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New Technology Reveals Habitat Use by Caribbean Sharks

December 06, 2005

Contacts: Francine Bobroff, 305-421-4163, 305-494-4511 (cell)

MIAMI, FL ~~ Important new research by marine scientists, including Dr. Ellen Pikitch of the Pew Institute for Ocean Science, has implications for policy that will improve the conservation of Caribbean sharks. Two related publications in the Marine Technology Society Journal and Marine Ecology Progress Series document findings of the five-year-long Glover's Reef Shark Survey, revealing important information about habitat use and movement patterns of sharks in the Caribbean. Until these studies, virtually nothing had been known about the status and biology of Caribbean sharks. "Sharks are critically important to the health of entire ecosystems, and to protect them we must understand their habitat needs and population status," says Dr. Pikitch, who directs the Pew Institute for Ocean Science at the University of Miami Rosenstiel School of Marine and Atmospheric Science. “Our research provides a great deal of information about how different species of sharks use and move about a protected area. We can use these findings to plan marine refuges so they truly protect endangered species.”

North Atlantic shark populations have declined precipitously in the last few years alone. Fisheries to supply the vast and highly lucrative global shark-fin trade are now expanding into the Caribbean Sea, and coastal areas are undergoing rapid development throughout Central America. Together, these pressures heighten the urgency of developing and implementing a comprehensive conservation and fisheries management plan to conserve the sharks of this region. The Glover's Reef research shows that technology can be employed cost-effectively to identify critical shark habitats, providing the basis for well-designed marine reserves that can protect these ancient predators and their ecosystems.

Glover's Reef, a large and relatively healthy coral atoll off the eastern coast of Belize, is a marine reserve that includes a number of different types of habitat (e.g. shallow lagoon, deep lagoon, ocean reef) and is frequented by sharks. Over the past five years, the scientists of the Glover's Reef Shark Survey collected and studied almost 300 individuals from 9 species of sharks and 3 species of rays. They found sharp differences in preferred habitats between species, as well as between different age groups of the same species. Using automated acoustic telemetry (a system of underwater devices that track the sharks and rays through transmitters carried by the animals), they determined that individual nurse and Caribbean reef sharks showed strong preferences for particular locations ("site fidelity") and appear to be residents of the atoll for extended periods. “Our surveying and tracking work provides an important framework for site-selection, sizing and zoning of marine reserves that will help protect these ecologically important reef sharks,” says coauthor Demian Chapman of The Guy Harvey Research Institute.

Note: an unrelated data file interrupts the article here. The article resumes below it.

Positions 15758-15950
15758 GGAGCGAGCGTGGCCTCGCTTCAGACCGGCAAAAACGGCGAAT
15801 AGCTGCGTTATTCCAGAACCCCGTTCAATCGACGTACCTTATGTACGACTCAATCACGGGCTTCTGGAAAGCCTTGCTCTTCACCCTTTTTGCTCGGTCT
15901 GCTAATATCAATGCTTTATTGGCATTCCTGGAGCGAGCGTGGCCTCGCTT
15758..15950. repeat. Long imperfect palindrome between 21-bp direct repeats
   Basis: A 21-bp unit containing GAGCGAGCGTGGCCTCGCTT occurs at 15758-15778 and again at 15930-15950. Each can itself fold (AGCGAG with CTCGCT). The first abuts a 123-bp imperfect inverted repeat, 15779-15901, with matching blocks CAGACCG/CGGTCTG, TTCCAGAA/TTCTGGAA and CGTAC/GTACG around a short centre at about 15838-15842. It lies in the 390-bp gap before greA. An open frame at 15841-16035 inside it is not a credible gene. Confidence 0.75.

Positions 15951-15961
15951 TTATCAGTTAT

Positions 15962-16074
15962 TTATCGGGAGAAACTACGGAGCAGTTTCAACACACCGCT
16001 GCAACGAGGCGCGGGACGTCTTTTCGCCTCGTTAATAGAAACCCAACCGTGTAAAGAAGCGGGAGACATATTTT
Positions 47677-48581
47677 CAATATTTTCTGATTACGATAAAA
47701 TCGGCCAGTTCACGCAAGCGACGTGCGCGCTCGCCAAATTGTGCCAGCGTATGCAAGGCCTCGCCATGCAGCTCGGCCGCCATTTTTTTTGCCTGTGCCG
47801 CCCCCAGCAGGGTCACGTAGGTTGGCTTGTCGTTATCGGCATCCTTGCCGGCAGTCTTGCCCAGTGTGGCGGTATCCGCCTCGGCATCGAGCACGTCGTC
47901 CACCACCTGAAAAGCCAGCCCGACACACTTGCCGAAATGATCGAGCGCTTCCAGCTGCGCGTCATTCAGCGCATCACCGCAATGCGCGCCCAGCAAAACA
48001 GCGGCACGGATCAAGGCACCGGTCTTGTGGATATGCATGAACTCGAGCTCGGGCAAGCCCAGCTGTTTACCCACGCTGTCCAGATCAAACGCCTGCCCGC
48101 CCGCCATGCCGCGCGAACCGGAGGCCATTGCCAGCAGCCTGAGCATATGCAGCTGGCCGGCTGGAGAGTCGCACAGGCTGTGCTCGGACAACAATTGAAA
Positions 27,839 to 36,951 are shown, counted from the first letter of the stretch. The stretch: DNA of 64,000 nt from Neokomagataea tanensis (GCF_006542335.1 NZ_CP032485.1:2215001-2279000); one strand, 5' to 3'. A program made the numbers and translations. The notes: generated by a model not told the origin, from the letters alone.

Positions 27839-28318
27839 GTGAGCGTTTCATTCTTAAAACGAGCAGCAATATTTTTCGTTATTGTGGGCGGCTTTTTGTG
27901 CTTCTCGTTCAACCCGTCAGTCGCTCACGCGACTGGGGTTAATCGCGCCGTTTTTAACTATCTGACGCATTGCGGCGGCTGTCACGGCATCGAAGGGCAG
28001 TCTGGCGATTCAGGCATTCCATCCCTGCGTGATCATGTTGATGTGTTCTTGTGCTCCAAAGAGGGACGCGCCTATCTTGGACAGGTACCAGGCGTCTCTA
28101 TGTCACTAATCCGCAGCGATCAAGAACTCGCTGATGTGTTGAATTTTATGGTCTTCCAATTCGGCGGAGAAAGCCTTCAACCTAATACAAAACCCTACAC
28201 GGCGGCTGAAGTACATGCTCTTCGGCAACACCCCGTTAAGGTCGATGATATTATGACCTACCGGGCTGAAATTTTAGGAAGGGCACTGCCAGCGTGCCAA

Research methods of the Glover's Reef Shark Survey combine systematic fishing efforts guided by native Belizeans with cutting-edge technology that ranges from DNA-analysis to satellite tracking tags. DNA samples, which were taken from Caribbean reef sharks, southern stingrays, and nurse sharks, have provided new information on the population structure of these species throughout the Caribbean. Moreover, DNA analysis has confirmed the discovery of shark species never before recorded in the region.

As coauthor Dr. Elizabeth Babcock points out, "Glover's Reef serves as a nursery habitat for young sharks. We captured several female sharks that were close to giving birth, as well as newborn and juvenile lemon, nurse, and Caribbean reef sharks. It is very likely that many other unexplored oceanic atolls and inshore areas along this Barrier Reef also support shark breeding grounds, which highlights how much more research and conservation is needed to protect this relatively pristine region."

References:
Ellen K. Pikitch, Demian D. Chapman, Elizabeth A. Babcock, and Mahmood S. Shivji: Habitat use and demographic population structure of elasmobranchs at a Caribbean atoll (Glover's Reef, Belize). Marine Ecology Progress Series 302:187–197, 2005.

Demian D. Chapman, Ellen K. Pikitch, Elizabeth A. Babcock, and Mahmood S. Shivji:
Marine reserve design and evaluation using automated acoustic telemetry: A case-study involving coral reef-associated sharks in the Mesoamerican Caribbean. Marine Technology Society Journal 39(1): 42-55, 2005.

This project was funded by the Pew Charitable Trusts through a Pew Fellowship grant to Ellen Pikitch, the Wildlife Conservation Society, the Oak Foundation, a National Science Foundation Fellowship to Demian Chapman, and the Seastar Foundation.

The Guy Harvey Research Institute (GHRI) conducts high quality, solution-oriented basic and applied scientific research needed for effective conservation, biodiversity maintenance, restoration, and understanding of the world's wild fishes. The GHRI also provides advanced scientific training to US and international students who will serve as future stewards of the health of our oceans.

The Pew Institute for Ocean Science is dedicated to conducting, sponsoring, disseminating, and promoting world-class scientific activity aimed at protecting the world's oceans and the species that inhabit them. Established in October of 2003 in partnership with the University of Miami Rosenstiel School for Marine and Atmospheric Science, the Institute is funded by the Pew Charitable Trusts and other philanthropic individuals and organizations.


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